By the 1920s, life in industrialised countries was thoroughly ruled by the clock. Yet new ideas -- Einstein's particularly -- were making time and its measurement seem less sure than ever. Novels such as Virginia Woolf's Mrs Dalloway (1925) demonstrate some of the conflicting temporalities which followed in modernist fiction. But what about other forms of literature and imagination? How did contemporary science fiction respond to Relativity? How far did its fantastic imagination extend the interests of modernist literature?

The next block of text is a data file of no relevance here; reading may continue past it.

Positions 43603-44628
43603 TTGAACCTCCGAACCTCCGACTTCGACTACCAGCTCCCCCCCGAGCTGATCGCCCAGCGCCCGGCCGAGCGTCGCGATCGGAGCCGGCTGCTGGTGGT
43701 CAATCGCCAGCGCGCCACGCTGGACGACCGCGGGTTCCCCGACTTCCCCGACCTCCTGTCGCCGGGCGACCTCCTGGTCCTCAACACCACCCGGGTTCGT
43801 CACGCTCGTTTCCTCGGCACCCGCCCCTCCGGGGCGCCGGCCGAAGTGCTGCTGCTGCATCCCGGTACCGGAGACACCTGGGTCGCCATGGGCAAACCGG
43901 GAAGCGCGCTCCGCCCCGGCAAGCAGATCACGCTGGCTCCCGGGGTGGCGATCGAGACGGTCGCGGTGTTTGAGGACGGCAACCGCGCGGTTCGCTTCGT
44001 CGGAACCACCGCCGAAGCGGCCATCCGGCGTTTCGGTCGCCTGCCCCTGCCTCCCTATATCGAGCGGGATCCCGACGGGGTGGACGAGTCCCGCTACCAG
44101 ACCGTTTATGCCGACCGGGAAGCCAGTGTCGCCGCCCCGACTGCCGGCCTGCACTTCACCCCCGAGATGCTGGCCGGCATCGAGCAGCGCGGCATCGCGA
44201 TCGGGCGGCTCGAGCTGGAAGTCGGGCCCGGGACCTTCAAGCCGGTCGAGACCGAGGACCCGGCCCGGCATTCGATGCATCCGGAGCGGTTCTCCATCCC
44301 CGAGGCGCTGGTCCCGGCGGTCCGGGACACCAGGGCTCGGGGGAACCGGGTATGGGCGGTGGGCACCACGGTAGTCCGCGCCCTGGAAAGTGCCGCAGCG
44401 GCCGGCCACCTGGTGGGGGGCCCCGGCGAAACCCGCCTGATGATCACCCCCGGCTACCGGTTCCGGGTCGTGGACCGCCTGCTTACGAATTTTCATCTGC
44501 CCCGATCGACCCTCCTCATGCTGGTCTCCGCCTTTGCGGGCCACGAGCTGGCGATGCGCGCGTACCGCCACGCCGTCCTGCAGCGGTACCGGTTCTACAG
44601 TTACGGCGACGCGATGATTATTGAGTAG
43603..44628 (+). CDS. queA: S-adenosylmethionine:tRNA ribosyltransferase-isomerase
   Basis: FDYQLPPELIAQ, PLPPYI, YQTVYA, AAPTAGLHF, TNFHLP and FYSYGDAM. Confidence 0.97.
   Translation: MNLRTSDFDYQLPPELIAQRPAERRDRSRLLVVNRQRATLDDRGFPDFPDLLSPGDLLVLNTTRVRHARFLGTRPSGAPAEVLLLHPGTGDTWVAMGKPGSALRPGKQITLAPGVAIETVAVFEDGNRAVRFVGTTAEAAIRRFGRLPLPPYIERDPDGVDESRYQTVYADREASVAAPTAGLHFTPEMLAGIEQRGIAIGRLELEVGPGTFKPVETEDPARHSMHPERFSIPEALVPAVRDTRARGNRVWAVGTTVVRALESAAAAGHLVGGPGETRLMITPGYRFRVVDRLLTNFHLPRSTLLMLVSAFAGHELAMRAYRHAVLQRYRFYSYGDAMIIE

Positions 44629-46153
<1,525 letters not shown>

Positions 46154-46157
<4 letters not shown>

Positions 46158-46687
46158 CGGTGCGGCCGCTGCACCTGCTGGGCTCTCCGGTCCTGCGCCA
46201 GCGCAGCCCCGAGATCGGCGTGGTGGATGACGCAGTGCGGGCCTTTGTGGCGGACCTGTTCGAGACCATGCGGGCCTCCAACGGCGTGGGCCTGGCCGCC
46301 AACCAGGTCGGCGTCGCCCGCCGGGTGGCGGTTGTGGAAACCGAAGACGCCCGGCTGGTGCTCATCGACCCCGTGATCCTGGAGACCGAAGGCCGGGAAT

Professor Randall Stevenson is Professor of Twentieth-Century Literature at the University of Edinburgh. He was born in the north of Scotland, grew up in Glasgow, and studied at the University of Edinburgh (astrophysics, then English Literature) and the University of Oxford.
After working for a time in a government college in North-West Nigeria, he returned to the Department of English Literature in the University of Edinburgh as a lecturer in 1979.
He has also worked as Associate Director of the University’s International Office, and as Dean of the Scottish Universities’ International Summer School, and has lectured abroad, often for the British Council, in eleven European countries and in Korea, Egypt and Nigeria. His work has been translated into Italian and Russian, and new editions of critical studies published in Romania and in China.